smtprox -- Transparent SMTP proxy
smtpprox [options] listen.addr:port talk.addr:port options: --children=16 --minperchild=100 --maxperchild=200 --debugtrace=filename_prefix
smtpprox listens on the addr and port specified by its first arg, and sends the traffic unmodified to the SMTP server whose addr and port are listed as its second arg. The SMTP dialogue is propogated literally, all commands from the client are copied to the server and the responses from the server are copied back from to the client, but the envelope info and message bodies are captured for analysis, and code has the option of modifying the body before sending it on, manipulating the envelope, or intervening in the SMTP dialogue to reject senders, recipients, or content at the SMTP level. The children option, defaulting to 16, allows adjusting how many child processes will be maintained in the service pool. Each child will kill itself after servicing some random number of messages between minperchild and maxperchild (100-200 default), after which the parent will immediately fork another child to pick up its share of the load. If debugtrace is specified, the prefix will have the PID appended to it for a separate logfile for each child, which will capture all the SMTP dialogues that child services. It looks like a snooper on the client side of the proxy. And if debugtracefile is defined, it returns its own banner including its PID for debugging at startup, otherwise it copies the server's banner back to the client transparently.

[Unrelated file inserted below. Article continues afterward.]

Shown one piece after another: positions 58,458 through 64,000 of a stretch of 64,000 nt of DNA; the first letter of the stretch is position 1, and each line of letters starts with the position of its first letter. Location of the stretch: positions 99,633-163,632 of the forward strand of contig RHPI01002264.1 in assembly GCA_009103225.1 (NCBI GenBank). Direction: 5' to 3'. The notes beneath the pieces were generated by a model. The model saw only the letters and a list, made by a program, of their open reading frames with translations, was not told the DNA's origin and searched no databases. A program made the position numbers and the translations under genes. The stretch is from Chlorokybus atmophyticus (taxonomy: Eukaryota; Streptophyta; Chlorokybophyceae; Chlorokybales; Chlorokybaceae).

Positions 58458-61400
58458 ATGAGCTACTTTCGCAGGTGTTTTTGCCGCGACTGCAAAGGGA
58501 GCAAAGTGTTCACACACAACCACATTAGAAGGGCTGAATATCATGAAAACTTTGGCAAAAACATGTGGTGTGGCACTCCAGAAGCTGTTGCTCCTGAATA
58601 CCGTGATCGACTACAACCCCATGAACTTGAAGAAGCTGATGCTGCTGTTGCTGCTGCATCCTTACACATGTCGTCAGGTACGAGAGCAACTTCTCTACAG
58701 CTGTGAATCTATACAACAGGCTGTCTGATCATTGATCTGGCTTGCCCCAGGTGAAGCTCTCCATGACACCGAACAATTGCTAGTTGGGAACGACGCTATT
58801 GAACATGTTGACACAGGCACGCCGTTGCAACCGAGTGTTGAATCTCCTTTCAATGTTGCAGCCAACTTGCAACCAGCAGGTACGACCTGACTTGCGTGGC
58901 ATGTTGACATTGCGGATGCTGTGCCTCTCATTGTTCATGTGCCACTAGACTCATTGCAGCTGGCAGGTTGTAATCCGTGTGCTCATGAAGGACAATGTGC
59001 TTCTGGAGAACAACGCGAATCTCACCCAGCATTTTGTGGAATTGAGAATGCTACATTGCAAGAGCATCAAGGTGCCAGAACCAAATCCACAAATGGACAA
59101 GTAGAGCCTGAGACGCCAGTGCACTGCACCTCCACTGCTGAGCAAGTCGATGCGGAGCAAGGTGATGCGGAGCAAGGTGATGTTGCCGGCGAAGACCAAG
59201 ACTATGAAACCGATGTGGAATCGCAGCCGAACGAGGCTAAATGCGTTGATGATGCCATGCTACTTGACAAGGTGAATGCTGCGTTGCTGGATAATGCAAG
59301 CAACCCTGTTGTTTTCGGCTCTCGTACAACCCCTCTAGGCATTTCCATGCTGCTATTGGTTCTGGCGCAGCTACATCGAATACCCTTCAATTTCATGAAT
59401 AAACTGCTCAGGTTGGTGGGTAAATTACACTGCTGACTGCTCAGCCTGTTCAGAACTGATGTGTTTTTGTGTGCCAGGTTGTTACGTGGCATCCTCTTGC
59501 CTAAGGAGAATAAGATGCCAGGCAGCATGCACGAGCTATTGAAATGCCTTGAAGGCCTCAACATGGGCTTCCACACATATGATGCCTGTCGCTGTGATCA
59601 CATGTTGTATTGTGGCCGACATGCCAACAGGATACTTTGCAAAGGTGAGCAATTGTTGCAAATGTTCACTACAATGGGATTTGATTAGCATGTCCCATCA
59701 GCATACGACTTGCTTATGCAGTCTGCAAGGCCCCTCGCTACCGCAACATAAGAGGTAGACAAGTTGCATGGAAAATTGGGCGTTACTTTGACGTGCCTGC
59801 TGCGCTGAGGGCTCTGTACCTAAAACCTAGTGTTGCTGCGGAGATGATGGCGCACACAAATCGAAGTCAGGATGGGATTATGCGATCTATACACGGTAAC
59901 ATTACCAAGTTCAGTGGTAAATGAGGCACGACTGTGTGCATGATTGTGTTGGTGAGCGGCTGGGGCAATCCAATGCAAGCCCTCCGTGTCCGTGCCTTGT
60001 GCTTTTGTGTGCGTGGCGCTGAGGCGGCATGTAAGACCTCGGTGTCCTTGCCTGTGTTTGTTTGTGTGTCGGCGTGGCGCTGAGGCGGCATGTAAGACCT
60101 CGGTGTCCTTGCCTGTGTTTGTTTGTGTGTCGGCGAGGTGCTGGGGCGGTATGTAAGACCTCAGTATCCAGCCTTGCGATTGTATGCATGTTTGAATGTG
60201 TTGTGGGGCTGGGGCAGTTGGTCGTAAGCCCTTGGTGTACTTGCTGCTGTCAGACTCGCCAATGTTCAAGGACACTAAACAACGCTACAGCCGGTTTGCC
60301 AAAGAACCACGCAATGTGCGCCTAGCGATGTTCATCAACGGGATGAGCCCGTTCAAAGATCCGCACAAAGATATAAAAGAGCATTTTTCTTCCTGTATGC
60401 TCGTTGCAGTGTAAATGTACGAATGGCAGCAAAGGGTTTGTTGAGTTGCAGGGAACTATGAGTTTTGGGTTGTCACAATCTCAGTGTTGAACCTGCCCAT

smtpprox 127.0.0.1:10025 127.0.0.1:10026
While the richness or lack thereof in the SMTP dialect spoken lies in the hands of the next SMTP server down the chain, this proxy was not designed to run on the front lines listening for traffic from the internet; neither its performance characteristics nor its paranoia were tuned for that role. Rather, it's designed as an intermediate component, suitable for use as the framework for a content-scanning proxy for use with Postfix's content-filtering hooks.
This proxy is tuned to some specific assumptions: execing perl is wickedly expensive, forking perl is fairly expensive, messages will vary rather widely in size, and memory footprint efficiency is somewhat more important than CPU utilization. It uses Apache-style preforking to almost entirely eliminate the need to fork perls, with controlled child restart to defend against resource leaks in children; it stores the body of the message in an unlinked file under /tmp, which should be a tmpfs; this prevents the allocation overhead associated with large strings (often 2-3x) and ensures that space will be returned to the OS as soon as it's not needed.